It might not be as pretty, but this should hold over the true eco nuts for now.
When it comes to hardware, Tesla isn't exactly shaking in its boots at the sight of the Nissan Leaf. Thought it ranks as the world's most popular electric car and undercuts the Tesla on the price spectrum, it's still down almost 150 miles in range compared to its main competitor. And then there's the fact this humble writer still thinks Tesla owes a lot of its success to the fact no automaker aside from Elon Musk's has an attractive fully-electric car on the market (hybrids like the BMW i8 notwithstanding).
Unfortunately, the Leaf makes no effort to remedy that problem. Shaped like the econoboxes that the auto industry seemingly uses to punish those wanting alternative sources of kinetic energy, the Leaf will do little to stir emotion in people who don't use it as a step to a moral high ground.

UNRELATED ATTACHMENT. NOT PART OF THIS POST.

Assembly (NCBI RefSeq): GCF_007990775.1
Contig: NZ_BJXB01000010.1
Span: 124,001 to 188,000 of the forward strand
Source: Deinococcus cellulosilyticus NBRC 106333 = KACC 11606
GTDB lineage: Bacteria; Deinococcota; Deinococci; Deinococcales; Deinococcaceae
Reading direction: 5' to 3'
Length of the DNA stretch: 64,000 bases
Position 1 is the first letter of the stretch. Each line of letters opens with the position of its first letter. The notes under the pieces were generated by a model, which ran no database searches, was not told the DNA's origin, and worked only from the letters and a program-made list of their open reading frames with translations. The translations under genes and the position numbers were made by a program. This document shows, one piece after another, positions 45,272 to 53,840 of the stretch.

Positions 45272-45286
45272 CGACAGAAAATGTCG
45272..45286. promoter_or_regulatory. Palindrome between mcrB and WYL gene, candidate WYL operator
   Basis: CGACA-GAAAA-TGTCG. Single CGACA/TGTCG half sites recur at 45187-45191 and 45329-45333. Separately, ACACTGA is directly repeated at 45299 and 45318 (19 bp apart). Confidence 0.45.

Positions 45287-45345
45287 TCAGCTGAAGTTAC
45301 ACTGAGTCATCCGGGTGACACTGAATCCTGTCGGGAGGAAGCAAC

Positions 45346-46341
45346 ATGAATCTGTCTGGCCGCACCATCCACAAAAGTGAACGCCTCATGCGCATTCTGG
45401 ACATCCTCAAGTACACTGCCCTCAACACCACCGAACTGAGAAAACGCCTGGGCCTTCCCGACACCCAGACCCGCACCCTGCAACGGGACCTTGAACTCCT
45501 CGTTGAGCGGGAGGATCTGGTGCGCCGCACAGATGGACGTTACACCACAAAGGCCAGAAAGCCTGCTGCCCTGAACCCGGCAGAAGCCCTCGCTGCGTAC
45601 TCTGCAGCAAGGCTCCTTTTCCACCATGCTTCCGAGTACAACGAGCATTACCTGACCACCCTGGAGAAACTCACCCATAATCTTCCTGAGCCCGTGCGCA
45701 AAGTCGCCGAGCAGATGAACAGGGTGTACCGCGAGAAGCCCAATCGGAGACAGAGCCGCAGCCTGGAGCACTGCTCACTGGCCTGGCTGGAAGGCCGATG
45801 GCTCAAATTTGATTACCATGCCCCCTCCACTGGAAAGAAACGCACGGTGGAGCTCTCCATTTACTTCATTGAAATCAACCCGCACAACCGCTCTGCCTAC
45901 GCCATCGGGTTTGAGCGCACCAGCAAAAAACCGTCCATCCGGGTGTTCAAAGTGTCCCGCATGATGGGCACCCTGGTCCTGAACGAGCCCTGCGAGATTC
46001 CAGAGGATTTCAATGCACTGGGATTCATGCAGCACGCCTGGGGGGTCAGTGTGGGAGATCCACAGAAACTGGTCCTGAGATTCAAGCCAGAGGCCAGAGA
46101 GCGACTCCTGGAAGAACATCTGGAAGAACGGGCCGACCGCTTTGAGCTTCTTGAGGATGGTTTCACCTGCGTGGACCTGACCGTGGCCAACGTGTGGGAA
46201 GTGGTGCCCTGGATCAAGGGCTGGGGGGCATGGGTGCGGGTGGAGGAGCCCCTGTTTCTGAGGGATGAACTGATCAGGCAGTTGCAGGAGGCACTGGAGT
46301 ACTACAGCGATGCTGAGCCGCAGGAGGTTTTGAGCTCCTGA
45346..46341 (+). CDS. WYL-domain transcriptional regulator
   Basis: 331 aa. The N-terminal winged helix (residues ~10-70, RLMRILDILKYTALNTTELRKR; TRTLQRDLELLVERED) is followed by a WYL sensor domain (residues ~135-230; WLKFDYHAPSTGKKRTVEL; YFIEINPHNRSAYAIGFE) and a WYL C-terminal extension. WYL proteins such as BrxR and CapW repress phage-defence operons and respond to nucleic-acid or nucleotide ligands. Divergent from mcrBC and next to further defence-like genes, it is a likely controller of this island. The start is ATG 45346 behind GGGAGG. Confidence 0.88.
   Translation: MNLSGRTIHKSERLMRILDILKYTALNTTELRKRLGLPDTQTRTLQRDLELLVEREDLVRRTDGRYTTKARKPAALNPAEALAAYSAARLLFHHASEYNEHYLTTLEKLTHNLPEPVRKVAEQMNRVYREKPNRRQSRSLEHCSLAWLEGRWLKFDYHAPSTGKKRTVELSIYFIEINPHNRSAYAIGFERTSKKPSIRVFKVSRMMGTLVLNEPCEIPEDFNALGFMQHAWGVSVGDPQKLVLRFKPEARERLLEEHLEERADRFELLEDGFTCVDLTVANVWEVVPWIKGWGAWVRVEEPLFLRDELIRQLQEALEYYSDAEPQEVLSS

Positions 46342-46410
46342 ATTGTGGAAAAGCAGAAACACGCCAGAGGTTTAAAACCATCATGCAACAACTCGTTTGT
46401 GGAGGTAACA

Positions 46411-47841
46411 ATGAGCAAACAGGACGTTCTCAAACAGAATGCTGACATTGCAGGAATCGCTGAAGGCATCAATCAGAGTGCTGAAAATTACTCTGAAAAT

Subjective critiques aside, that doesn't mean that we should write the Leaf off entirely. Given its predecessor's status as the most popular EV in the young but maturing market and Musk's inability to ramp up Model 3 production to game-changing proportions quickly enough, the new Leaf could still very well be the car that acquaints the largest amount of the population with their first fully electric vehicle. To do that, Nissan had to get the mass-market aspects of the Leaf right, including practicality, enjoyment and use of cutting-edge technology to sell the alternative power source. Did it work? Thankfully we have Auto Express to tell us so we can stick to driving the remaining gas-powered cars.